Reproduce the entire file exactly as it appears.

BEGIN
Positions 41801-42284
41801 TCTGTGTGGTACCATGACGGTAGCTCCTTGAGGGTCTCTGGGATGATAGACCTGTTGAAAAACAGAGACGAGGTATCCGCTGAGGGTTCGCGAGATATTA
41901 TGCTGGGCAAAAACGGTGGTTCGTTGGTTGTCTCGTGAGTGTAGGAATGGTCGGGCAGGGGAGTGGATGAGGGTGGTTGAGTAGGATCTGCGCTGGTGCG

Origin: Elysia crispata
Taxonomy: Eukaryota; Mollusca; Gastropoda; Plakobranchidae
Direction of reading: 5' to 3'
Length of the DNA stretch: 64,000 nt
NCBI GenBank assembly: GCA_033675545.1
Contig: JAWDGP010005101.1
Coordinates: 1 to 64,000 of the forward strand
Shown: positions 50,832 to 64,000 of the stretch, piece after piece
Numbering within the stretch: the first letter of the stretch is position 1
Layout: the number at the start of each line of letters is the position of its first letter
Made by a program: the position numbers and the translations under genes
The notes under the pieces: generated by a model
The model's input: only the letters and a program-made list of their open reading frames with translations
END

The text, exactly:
Positions 41801-42284
41801 TCTGTGTGGTACCATGACGGTAGCTCCTTGAGGGTCTCTGGGATGATAGACCTGTTGAAAAACAGAGACGAGGTATCCGCTGAGGGTTCGCGAGATATTA
41901 TGCTGGGCAAAAACGGTGGTTCGTTGGTTGTCTCGTGAGTGTAGGAATGGTCGGGCAGGGGAGTGGATGAGGGTGGTTGAGTAGGATCTGCGCTGGTGCG

Origin: Elysia crispata
Taxonomy: Eukaryota; Mollusca; Gastropoda; Plakobranchidae
Direction of reading: 5' to 3'
Length of the DNA stretch: 64,000 nt
NCBI GenBank assembly: GCA_033675545.1
Contig: JAWDGP010005101.1
Coordinates: 1 to 64,000 of the forward strand
Shown: positions 50,832 to 64,000 of the stretch, piece after piece
Numbering within the stretch: the first letter of the stretch is position 1
Layout: the number at the start of each line of letters is the position of its first letter
Made by a program: the position numbers and the translations under genes
The notes under the pieces: generated by a model
The model's input: only the letters and a program-made list of their open reading frames with translations